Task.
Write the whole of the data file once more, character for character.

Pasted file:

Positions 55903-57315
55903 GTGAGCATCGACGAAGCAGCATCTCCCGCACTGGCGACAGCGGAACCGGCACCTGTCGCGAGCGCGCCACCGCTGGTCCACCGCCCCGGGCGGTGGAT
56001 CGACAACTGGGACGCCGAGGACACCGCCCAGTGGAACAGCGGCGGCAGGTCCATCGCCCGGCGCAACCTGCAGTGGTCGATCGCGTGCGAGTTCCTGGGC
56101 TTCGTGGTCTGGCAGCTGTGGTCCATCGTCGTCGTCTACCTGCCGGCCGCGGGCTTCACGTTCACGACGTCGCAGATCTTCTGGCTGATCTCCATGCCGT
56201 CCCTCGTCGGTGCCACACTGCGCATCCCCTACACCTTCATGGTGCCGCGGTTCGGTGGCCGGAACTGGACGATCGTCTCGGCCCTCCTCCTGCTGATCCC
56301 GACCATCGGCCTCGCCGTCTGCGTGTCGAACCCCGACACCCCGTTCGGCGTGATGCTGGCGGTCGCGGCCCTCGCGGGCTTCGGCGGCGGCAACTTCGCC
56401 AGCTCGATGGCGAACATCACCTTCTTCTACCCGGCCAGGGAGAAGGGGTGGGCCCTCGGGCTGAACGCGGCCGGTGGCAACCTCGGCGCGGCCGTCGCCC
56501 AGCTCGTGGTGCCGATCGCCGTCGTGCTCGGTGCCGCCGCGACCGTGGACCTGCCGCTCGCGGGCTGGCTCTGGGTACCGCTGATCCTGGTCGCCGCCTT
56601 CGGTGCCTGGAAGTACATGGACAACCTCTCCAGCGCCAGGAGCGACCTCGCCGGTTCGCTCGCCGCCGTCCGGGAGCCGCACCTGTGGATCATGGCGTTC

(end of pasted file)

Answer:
Positions 55903-57315
55903 GTGAGCATCGACGAAGCAGCATCTCCCGCACTGGCGACAGCGGAACCGGCACCTGTCGCGAGCGCGCCACCGCTGGTCCACCGCCCCGGGCGGTGGAT
56001 CGACAACTGGGACGCCGAGGACACCGCCCAGTGGAACAGCGGCGGCAGGTCCATCGCCCGGCGCAACCTGCAGTGGTCGATCGCGTGCGAGTTCCTGGGC
56101 TTCGTGGTCTGGCAGCTGTGGTCCATCGTCGTCGTCTACCTGCCGGCCGCGGGCTTCACGTTCACGACGTCGCAGATCTTCTGGCTGATCTCCATGCCGT
56201 CCCTCGTCGGTGCCACACTGCGCATCCCCTACACCTTCATGGTGCCGCGGTTCGGTGGCCGGAACTGGACGATCGTCTCGGCCCTCCTCCTGCTGATCCC
56301 GACCATCGGCCTCGCCGTCTGCGTGTCGAACCCCGACACCCCGTTCGGCGTGATGCTGGCGGTCGCGGCCCTCGCGGGCTTCGGCGGCGGCAACTTCGCC
56401 AGCTCGATGGCGAACATCACCTTCTTCTACCCGGCCAGGGAGAAGGGGTGGGCCCTCGGGCTGAACGCGGCCGGTGGCAACCTCGGCGCGGCCGTCGCCC
56501 AGCTCGTGGTGCCGATCGCCGTCGTGCTCGGTGCCGCCGCGACCGTGGACCTGCCGCTCGCGGGCTGGCTCTGGGTACCGCTGATCCTGGTCGCCGCCTT
56601 CGGTGCCTGGAAGTACATGGACAACCTCTCCAGCGCCAGGAGCGACCTCGCCGGTTCGCTCGCCGCCGTCCGGGAGCCGCACCTGTGGATCATGGCGTTC